COVID-19 EXPERIENCE

City lawyer's tale: They did everything right and still got sick

Go for a general check-up to rule out any underlying conditions

In Summary

• City lawyer narrates his family's experience of infection and recovery, deplores lack of health education and preparedness.

•Boost your immunity now so you body can fight infection. Take Vitamin C supplements, fruits and vegetables and food containing Vitamin D. 

Lawyer Eddy Orinda. /COURTESY
Lawyer Eddy Orinda. /COURTESY

They did everything right, even went to extremes to prevent infection. They still caught Covid-19.

Nairobi lawyer Eddy Orinda, 41, shares his Covid-19 experience, saying we should always be our brother’s keeper.

He, his surgeon wife Faith Orinda, their six-year-old son and 13-year-old daughter all tested positive and got sick. All have recovered. 

 
 

Orinda, a commercial lawyer and a legal epidemiologist, said the family has always been health-conscious and keen on avoiding the spread of infectious diseases.

A legal epidemiologist studies the law as a factor in the cause, distribution and prevention of disease and injury.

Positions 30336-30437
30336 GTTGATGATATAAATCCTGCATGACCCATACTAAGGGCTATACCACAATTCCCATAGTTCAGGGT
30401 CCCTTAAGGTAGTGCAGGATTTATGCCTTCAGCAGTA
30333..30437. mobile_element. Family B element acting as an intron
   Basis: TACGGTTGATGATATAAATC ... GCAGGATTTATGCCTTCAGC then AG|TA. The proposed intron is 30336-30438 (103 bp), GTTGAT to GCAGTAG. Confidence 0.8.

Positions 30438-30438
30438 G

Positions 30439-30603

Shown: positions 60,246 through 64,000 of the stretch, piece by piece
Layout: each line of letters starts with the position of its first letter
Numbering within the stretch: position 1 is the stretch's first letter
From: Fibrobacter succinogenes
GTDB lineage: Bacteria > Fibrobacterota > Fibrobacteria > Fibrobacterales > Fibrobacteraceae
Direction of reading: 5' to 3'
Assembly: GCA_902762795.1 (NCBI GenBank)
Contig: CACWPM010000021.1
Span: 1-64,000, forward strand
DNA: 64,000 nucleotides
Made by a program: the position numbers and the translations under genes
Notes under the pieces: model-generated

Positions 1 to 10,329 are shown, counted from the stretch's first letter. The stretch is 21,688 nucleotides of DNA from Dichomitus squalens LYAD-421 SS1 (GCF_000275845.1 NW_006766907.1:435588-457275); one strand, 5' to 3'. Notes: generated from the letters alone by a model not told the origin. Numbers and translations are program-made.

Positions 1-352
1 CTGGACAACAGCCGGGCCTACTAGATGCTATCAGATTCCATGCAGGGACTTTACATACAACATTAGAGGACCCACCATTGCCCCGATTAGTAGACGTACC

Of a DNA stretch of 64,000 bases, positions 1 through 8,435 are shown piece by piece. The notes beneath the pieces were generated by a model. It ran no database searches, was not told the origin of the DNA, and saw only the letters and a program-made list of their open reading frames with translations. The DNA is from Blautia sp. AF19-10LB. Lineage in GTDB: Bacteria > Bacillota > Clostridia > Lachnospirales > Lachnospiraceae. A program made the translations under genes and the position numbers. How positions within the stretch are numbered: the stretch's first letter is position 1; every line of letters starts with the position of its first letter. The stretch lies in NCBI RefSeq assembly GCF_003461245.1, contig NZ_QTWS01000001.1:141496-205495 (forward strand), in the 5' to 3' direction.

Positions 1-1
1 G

As his wife is a surgeon, the family is even more careful.

The family has always taken extra health precautions, which they increased when the first Covid-19 case was confirmed in March.

“We got ourselves into a lockdown before the official lockdown, cancelled non-essential engagements and followed the WHO protocols on Covid-19,” lawyer Orinda told the Star.

They developed their own house rules, including a head-to-toe bath for anyone coming from outside and immediately washing laundry with disinfectant.

 

They cleaned their shoes with diluted bleach before storing them and did the same with parcels, keys and other items.